Brazilian cherries store similarly to cherries. When ripe, you can store them in the refrigerator in the vegetable crisper for five-seven days. These berries ripen quickly, so keeping them frozen is one of your best options.

The best way to freeze Brazilian cherries is to remove the pits and place them in a freezer-safe bag. They will stay fresh for about six months when placed in the freezer.

Nutritional Benefits of Brazilian Cherries

Brazilian Cherries are an excellent source of Vitamin C, antioxidants, and lycopene. High doses of Vitamin C help boost your immune system, form collagen (for healthy skin), and lower blood pressure. In addition to being a good source of Vitamin C, these little berries also deliver vital nutrients that promote overall well-being.

As a good source of lycopene, these berries can help fight heart disease and cancer and is a powerful antioxidant. It’s also a great source of Vitamin A, which supports healthy vision and helps encourage healthy lung and heart function.

It’s important to note that you should always avoid eating Brazilian cherry seeds. While they’re not fatal or poisonous, eating the seeds of this fruit can cause an upset stomach. Besides, the seeds don’t taste good anyway!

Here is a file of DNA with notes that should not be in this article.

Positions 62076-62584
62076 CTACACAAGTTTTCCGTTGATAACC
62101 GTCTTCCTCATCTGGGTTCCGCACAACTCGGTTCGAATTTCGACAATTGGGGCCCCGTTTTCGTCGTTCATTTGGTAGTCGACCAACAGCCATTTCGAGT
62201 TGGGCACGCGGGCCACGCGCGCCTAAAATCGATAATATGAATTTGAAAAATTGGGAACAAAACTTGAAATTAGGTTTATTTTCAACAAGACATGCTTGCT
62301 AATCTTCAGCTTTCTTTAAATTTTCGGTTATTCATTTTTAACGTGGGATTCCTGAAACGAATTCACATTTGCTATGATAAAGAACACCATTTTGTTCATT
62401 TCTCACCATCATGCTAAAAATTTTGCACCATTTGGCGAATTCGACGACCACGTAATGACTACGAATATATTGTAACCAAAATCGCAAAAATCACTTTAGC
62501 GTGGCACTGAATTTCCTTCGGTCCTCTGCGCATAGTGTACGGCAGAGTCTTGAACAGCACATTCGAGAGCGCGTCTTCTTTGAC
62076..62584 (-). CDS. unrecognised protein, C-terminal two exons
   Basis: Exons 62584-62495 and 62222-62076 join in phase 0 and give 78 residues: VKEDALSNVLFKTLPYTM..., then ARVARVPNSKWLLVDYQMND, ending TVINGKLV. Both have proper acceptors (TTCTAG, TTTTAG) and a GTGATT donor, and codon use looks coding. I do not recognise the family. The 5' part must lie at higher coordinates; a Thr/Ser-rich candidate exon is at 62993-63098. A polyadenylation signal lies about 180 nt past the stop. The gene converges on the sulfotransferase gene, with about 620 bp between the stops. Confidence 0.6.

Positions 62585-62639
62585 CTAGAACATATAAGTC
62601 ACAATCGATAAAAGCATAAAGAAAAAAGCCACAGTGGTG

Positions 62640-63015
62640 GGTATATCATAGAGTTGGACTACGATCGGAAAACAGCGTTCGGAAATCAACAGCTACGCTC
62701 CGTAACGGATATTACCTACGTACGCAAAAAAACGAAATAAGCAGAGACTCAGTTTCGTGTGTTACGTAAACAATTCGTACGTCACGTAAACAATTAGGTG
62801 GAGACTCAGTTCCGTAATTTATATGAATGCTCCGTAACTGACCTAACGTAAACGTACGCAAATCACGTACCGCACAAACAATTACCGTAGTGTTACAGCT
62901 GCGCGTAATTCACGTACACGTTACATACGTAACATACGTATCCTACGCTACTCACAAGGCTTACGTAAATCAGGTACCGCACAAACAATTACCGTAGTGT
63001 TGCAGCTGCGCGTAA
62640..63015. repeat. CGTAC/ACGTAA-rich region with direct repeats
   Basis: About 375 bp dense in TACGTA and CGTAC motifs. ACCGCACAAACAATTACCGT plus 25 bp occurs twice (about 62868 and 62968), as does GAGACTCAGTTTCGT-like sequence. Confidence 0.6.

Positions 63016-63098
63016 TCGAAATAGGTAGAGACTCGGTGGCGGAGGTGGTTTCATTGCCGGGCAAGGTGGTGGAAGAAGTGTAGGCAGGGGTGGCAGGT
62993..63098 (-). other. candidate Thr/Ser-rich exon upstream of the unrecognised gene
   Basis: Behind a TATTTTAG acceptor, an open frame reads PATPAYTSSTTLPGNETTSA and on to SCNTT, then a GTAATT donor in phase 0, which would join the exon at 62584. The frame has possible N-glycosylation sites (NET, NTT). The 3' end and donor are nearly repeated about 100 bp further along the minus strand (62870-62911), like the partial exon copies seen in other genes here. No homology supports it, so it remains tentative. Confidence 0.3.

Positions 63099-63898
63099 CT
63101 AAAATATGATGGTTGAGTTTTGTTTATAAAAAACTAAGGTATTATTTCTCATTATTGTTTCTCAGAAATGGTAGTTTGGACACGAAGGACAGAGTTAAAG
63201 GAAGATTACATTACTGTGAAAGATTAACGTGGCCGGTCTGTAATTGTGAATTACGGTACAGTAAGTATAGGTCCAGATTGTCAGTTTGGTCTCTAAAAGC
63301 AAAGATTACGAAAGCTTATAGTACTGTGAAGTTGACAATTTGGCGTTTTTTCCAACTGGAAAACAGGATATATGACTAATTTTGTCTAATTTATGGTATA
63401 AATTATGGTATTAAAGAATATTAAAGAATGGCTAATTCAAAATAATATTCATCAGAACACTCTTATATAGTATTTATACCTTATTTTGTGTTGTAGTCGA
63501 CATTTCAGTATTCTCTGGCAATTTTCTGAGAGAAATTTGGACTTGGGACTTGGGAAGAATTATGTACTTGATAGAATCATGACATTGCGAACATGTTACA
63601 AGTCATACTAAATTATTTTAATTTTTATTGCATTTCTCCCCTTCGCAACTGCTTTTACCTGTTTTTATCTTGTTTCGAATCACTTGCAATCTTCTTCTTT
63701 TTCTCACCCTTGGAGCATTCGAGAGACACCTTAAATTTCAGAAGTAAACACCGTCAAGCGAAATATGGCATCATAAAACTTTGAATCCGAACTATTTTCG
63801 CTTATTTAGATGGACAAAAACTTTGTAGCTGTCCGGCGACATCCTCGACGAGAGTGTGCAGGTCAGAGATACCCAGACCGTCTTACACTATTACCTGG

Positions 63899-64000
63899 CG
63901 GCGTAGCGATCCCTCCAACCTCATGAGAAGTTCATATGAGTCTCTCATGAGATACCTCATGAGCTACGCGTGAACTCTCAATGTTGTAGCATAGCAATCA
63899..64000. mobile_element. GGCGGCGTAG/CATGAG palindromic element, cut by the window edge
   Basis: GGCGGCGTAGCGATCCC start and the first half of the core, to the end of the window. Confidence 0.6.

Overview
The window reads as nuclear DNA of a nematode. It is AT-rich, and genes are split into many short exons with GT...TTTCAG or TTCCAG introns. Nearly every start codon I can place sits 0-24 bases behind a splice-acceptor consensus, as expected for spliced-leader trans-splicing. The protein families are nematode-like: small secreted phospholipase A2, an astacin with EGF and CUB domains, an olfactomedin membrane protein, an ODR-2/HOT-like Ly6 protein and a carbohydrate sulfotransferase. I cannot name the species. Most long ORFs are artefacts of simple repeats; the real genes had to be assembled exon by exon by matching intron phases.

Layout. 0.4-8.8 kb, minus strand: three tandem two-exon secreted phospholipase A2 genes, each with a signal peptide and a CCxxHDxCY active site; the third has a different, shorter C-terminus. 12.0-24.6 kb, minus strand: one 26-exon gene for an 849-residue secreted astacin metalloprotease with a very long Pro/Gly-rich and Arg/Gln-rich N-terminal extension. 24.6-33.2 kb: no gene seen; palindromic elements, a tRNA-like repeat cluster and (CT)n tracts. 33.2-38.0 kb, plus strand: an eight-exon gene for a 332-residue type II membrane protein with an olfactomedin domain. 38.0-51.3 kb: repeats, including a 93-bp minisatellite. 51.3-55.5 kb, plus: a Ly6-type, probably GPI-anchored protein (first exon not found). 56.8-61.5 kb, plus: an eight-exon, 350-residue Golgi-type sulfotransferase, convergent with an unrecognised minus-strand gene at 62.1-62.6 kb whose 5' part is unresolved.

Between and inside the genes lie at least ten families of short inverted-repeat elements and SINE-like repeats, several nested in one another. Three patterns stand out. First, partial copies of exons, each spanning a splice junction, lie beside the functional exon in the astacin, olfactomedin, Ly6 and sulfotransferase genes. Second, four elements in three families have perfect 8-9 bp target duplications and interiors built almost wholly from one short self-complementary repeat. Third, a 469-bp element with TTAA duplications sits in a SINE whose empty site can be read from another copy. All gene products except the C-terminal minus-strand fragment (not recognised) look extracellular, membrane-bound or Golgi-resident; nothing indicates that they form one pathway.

Where to Purchase Brazilian Cherries

Brazilian cherries are not something you’ll ever stumble across at your local supermarket. They’re very similar to mulberries grown for decorative purposes but not harvested commercially.

In tropical regions in the United States, like Florida, you will likely stumble across them at a local farmer’s market or specialty fruit stands. Most that enjoy Brazilian cherries grow these small trees in their backyards are decoration and enjoy the tropical fruit as a bonus!

Tara Summerville

Tara Summerville is a freelance writer with a deep love for food. She loves baking sweet treats and experimenting with different fruits and veggies for her morning smoothies. When she’s not writing, she loves powerlifting, baking, gardening, playing video games, and caring for her cats!